To really tackle this problem, we need to completely dismantle the ADHD concept and generate something which more accurately describes children and adolescents, their thoughts, feelings and behaviour, the families they live in and the social systems around them, all within a nurture, as opposed to a disorder, concept.
At the very least, clinicians, health managers and guideline bodies such as NICE and SIGN should challenge the ADHD industry (academic and pharmacological) to produce a disease concept which accurately describes levels of severity (which, for example, autism science has achieved). Only if such evidence emerges, will health and local authority managers be able to attempt to develop multi-agency pathways which accurately meet the needs of these vulnerable children and young people.
However, given that the drug industry for ADHD in the USA alone was worth $9 billion annually in 2012 (and continues to increase) (5) any such progress seems a distant prospect. Perhaps the best way to get full value out of the Liverpool pound is to withhold it."
1. Why are we failing young patients with ADHD? Bowers, S. BMJ 2014;349:g6082
2. Prescribing methylphenidate for moderate ADHD. McClure, I. BMJ 2013;347:f6216
3. Attention-deficit/hyperactivity disorder: are we helping or harming? Thomas, R, Mitchell, GK, Batstra, L. BMJ 2013;347:f6172
4. National Institute for Health and Care Excellence. attention deficit hyperactivity disorder. QS39. 2013.
Competing interests: I am Chair of the review of the SIGN guideline on Autism Spectrum Disorder and a member of SIGN's Guideline Programme Advisory Group.

Monday, 3 November 2014

Review of 'The Bitterest Pills: The Troubling Story of Antipsychotic Drugs' Joanna Moncrieff in BJPsych by Duncan Double

'The Bitterest Pills: The Troubling Story of Antipsychotic Drugs' By Joanna Moncrieff, reviewed by Dr Duncan Double (@DBDouble), Consultant psychiatrist and honorary senior lecturer, Norfolk & Suffolk NHS Foundation Trust and University of East Anglia, in BJP November 2014 205:414:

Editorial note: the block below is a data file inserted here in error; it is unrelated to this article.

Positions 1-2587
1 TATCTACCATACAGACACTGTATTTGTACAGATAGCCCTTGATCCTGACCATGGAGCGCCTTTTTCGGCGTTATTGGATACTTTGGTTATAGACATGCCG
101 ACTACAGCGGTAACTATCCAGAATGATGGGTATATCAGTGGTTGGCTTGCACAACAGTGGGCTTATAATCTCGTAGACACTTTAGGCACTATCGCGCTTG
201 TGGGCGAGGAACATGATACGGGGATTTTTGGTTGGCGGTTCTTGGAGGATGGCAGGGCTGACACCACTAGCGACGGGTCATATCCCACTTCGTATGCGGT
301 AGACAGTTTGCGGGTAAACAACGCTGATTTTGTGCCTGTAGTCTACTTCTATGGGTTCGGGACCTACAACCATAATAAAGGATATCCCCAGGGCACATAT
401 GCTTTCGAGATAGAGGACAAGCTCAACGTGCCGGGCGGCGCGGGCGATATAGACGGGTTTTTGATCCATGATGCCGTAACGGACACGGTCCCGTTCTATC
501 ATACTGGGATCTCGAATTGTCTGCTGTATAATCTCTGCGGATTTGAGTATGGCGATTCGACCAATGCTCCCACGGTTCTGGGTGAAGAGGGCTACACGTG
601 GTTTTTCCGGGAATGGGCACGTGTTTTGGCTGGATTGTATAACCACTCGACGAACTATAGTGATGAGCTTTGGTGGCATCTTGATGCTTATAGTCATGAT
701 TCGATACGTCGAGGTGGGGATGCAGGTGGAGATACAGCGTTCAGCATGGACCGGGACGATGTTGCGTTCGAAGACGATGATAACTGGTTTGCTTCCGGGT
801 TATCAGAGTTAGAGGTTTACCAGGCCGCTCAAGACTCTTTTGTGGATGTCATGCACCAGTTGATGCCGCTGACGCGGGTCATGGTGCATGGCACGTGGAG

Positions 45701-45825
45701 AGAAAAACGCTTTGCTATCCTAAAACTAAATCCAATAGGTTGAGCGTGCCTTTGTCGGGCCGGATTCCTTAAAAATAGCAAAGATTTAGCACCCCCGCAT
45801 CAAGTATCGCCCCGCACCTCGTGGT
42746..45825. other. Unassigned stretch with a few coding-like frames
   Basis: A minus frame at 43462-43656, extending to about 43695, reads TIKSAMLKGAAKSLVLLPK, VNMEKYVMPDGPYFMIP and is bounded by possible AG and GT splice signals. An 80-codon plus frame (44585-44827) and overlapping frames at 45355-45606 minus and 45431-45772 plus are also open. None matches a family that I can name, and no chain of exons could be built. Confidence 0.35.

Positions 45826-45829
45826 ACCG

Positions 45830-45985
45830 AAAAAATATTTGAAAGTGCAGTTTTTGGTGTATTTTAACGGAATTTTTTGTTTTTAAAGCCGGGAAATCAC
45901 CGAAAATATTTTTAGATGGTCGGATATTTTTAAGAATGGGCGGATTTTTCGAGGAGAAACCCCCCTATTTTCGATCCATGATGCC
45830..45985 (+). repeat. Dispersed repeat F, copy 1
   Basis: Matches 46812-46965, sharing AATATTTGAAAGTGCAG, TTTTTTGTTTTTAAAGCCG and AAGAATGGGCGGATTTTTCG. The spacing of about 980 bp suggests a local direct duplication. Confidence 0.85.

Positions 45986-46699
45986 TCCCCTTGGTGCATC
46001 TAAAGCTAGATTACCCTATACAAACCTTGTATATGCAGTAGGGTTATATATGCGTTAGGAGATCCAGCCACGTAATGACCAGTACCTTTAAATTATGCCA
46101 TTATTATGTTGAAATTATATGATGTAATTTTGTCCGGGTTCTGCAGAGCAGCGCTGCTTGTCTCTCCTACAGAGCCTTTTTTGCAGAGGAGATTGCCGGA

"This is an important book. You might think I would say that as a member of the Critical Psychiatry Network, like the author, Joanna Moncrieff, senior clinical lecturer at University College London. However, I do think her critique has a sound academic grounding and engages with public concerns about antipsychotic medication.  

The book describes the extent to which the prescription of antipsychotics is marketing-based rather than evidence-based.  Chlorpromazine, of course, was the first drug seen as having a specific role in the treatment of mental illness. Moncrieff, instead, emphasises the non-specific nature of antipsychotic effects, which she frames by promoting a drug-centred rather than disease-centred model of their action. Nonetheless, she says that antipsychotics can ‘help individuals gain relief from intense and intrusive psychotic experiences or destructive emotional states’ (p. 18). 

By this she means more than their placebo effect and believes they can be of value as emotional suppressants. I would encourage you not to dismiss her approach as unbalanced. Despite what may seem like niggling overstatement at some points, she does present a genuine argument, with which I think it is important to engage.  She describes the wish-fulfilling nature of the dopamine theory of schizophrenia. She also makes a stronger case than even I was aware of for ventricular enlargement in schizophrenia being a drug-induced phenomenon. (bolding is mine)

Historically, as she points out, there has been denial in psychiatry about traditional antipsychotics causing tardive dyskinesia and atypical antipsychotics producing the metabolic syndrome. Her summary critique of the early intervention approach also seems to me to be one of the best available.  

I am sure this book will be too sceptical for most psychiatrists.  It may seem to undermine psychiatry’s cultural system.  Personally, I think psychiatry needs to face up to the truth about the psycho-pharmacological revolution, rather than continuing to rely on its aura of factuality.  Even the past editor of this Journal Professor Peter Tyrer agrees we should call an end to the post-chlorpromazine era. I hope Jo’s book makes a significant contribution to this debate."